To me it was always about my bag lady fears. It's a fear that men don't have, by the way. It comes from distant parenting or childhood abandonment. I had that. It's what happens if you don’t have a nurturing environment as a child, and you think this could happen, that you're going to end up on the street.(“The Bag Lady Papers”:How to lose money and alienate people,” Alexandra Penny in discussion with Thomas Rogers, Salon, 10 Feb. 2010)
Re:“It's what happens if you don’t have a nurturing environment as a child, and you think this could happen, that you're going to end up on the street.”
She's offering us a ton here. She's says guys don't know this fear, but it certainly is something I'm familiar with. I doubt, though, that it's just the distance that does it. The connection between finding yourself alone, on your own, and very vulnerable to absolute dissolution, requires something more than just having well known indifference and huge-gapped distance. More likely, it is that as a teen on -- that is, when you've moved beyond the stage of childhood, where you are naturally drawn to your parents and the familial surround, to wanting to explore a world all your own -- your poorly nurtured parents reject you for the sin of moving beyond them (the same fate they suffered from their own parents, when they stopped be so interested in feeding their parents' own attendance needs). (So it's not the distance, but rather the DISTANCING -- the INTENTIONAL abandonment.) So even if you understand all your gains as well-earned, as the product of hard-work -- that is, even while you try and tame down your joys by associating them with long-suffering -- you always feel that at some point being eaten away on the streets, will be in it, for you.
A big bag of warmth and love for you, Bag Lady. I'm sorry the therapy didn't quite do it for you. That must have been very discouraging.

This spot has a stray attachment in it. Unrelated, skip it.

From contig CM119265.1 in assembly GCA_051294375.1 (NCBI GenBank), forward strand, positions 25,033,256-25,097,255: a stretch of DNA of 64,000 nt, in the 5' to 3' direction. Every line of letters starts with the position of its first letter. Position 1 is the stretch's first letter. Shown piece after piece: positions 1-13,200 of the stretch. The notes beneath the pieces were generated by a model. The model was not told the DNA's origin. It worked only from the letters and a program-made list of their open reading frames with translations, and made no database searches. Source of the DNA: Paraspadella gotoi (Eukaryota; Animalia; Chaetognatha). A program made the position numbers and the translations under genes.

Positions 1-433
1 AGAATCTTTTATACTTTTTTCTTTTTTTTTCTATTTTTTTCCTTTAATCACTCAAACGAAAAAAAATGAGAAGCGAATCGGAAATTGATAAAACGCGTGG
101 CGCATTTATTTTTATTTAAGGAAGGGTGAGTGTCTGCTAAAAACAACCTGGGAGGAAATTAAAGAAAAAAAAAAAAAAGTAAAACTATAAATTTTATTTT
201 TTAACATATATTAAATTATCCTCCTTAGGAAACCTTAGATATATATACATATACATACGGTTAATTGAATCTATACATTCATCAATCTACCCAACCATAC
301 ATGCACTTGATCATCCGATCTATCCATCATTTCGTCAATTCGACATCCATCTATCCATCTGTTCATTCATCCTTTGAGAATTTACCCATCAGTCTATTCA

Richard Brody shared a link.Moderator · November 20 at 3:38pm I'm obsessed with Bringing Up Baby, which is on TCM at 6 PM (ET). It's the first film by Howard Hawks that I ever saw, and it opened up several universes to me, cinematic and otherwise. Here's the story. I was seventeen or eighteen; I had never heard of Hawks until I read Godard's enthusiastic mention of him in one of the early critical pieces in "Godard on Godard"—he called Hawks "the greatest American artist," and this piqued my curiosity. So, the next time I was in town (I… I was out of town at college for the most part), I went to see the first Hawks film playing in a revival house, which turned out to be "Bringing Up Baby." I certainly laughed a lot (and, at a few bits, uncontrollably), but that's not all there was to it. I had never read Freud, but I had heard of Freud, and when I saw "Bringing Up Baby," its realm of symbolism made instant sense; it was obviou…
A Polish zoologist and his wife maintain a zoo which is utopia, realized. The people who work there are blissfully satisfied and happy. The caged animals aren't distraught but rather, very satisfied. These animals have been very well attended to, and have developed so healthily for it that they almost seem proud to display what is distinctively excellent about them for viewers to enjoy. But there is a shadow coming--Nazis! The Nazis literally blow apart much of this happy configuration. Many of the animals die. But the zookeeper's wife is a prize any Nazi officer would covet, and the Nazi's chief zoologist is interested in claiming her for his own. So if there can be some pretence that would allow for her and her husband to keep their zoo in piece rather than be destroyed for war supplies, he's willing to concede it.
The zookeeper and his wife want to try and use their zoo to house as many Jews as they can. They approach the stately quarters of Hitler's zoologist …